Coahuila Mortuary Caves

Mortuary packages located in several Coahuila caves reveal that hunter-gatherers groups from northern Mexico developed in pre-Hispanic time’s extremely complex rites and ceremonies, which constitute the complete social and religious scenario.

From the analysis made of unpublished documents and publications, as well as the archaeological material available both in Mexico and abroad, has been possible to develop a theory about the relationship of these caves with a complex and sophisticated mortuary ritual. This interpretation is based on the fact that the descriptions of documents match the archaeological material that has survived to our day, and in this comparison a number of characteristics are noted that repeat themselves throughout the centuries, which indicates a systematic disposition of the dead in pre-Hispanic times.[4]

An important fact is that bodies are placed on a cave, and in most cases, entry is in the form of a shaft with a steep slope towards the interior, several meters in length, where a first chamber is located, with one or more additional underground chambers.

These chambers received the corpses of a number of people. In some cases up to 30, as in the La Paila cave, and other "many" in the Coyote. In Cueva de la Candelaria not less than 200 individuals were found and in the Sierra Mojada, a quick calculation by its discoverer, around 1,000. In addition to the quantity diversity, as per all testimonials, is that originally corpses were placed tied in “mortuary packages” and arranged one next to another or one above the other.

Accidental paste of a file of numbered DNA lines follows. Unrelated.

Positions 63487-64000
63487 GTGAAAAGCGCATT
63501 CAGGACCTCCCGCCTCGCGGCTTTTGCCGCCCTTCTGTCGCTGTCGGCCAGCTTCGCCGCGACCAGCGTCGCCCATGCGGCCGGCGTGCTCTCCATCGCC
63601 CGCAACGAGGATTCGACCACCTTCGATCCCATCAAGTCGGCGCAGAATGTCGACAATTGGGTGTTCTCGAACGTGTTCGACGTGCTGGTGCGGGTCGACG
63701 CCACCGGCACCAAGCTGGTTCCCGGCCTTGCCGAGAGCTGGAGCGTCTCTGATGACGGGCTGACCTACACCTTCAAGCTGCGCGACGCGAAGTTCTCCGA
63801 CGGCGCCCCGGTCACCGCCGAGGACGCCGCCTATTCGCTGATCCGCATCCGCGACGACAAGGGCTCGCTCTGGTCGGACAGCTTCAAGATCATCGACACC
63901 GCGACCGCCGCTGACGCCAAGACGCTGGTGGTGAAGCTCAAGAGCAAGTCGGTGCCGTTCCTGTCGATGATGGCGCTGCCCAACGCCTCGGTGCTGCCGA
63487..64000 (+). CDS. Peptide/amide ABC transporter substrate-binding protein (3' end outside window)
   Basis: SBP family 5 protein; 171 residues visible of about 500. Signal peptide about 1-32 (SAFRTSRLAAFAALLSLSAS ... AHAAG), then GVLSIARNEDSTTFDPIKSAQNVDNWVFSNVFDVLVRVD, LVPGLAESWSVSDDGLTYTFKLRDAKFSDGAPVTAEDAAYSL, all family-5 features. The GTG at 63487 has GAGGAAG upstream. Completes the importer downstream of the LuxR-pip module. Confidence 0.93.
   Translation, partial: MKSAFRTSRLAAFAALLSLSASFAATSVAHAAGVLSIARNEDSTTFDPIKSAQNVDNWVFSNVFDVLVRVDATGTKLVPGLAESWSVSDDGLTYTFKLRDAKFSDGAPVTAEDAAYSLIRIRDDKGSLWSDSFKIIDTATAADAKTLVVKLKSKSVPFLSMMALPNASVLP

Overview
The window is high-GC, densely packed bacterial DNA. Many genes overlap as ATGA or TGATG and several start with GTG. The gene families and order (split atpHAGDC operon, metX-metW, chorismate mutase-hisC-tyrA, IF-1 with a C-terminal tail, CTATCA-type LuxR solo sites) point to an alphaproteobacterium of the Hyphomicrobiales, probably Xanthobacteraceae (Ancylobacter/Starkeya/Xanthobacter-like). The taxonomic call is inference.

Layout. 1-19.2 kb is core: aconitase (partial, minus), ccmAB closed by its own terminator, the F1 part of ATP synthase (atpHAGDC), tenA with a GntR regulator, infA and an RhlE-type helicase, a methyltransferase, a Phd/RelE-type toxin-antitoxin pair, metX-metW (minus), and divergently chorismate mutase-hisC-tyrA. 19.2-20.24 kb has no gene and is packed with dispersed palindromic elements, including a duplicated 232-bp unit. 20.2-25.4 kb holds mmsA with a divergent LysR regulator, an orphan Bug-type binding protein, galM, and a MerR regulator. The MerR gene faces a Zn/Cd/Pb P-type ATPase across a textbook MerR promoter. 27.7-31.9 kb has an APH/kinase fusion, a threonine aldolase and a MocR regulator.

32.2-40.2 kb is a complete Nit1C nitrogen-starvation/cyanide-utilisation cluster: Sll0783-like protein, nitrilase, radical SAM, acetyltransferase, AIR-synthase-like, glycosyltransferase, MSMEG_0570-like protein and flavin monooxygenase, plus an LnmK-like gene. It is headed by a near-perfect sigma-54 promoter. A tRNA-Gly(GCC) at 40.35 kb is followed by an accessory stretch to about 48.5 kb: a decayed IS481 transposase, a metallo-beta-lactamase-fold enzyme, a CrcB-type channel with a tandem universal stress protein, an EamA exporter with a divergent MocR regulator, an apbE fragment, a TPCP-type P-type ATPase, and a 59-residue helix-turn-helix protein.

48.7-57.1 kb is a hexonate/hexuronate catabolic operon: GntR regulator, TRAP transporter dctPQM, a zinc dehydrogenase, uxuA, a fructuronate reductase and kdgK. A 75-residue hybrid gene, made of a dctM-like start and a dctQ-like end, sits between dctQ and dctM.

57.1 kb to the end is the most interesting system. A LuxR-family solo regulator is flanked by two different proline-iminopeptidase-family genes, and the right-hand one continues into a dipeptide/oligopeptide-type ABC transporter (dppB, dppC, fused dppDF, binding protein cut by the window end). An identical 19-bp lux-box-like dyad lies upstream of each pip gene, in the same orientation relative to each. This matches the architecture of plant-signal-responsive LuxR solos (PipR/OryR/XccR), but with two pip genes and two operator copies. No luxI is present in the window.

1. ^ a b "Pinturas rupestres y petroglifos en Coahuila". Artistas de ayer (in Spanish). Retrieved 16 October 2010.
  2. ^ "La exploración de Edward Palmer (Edward Palmer Exploration)". CNCA-INAH (in Spanish). INAH. Archived from the original on 2007-11-02. Retrieved 16 October 2010.
  3. ^ a b c d "Localizan cadáveres del siglo XIII en Coahuila (12th Century Bodies found in Coahuila)". El Universal (in Spanish). Miercoles 27 de Julio, 2005. Archived from the original on 2011-06-15. Retrieved 16 October 2010.
  4. ^ "LAS CUEVAS MORTUORIAS DE COAHUILA (Coahuila Mortuary Caves)". Arqueología Mexicana (in Spanish). González Arratia, Leticia (2006). Archived from the original on 2010-08-28. Retrieved 16 October 2010.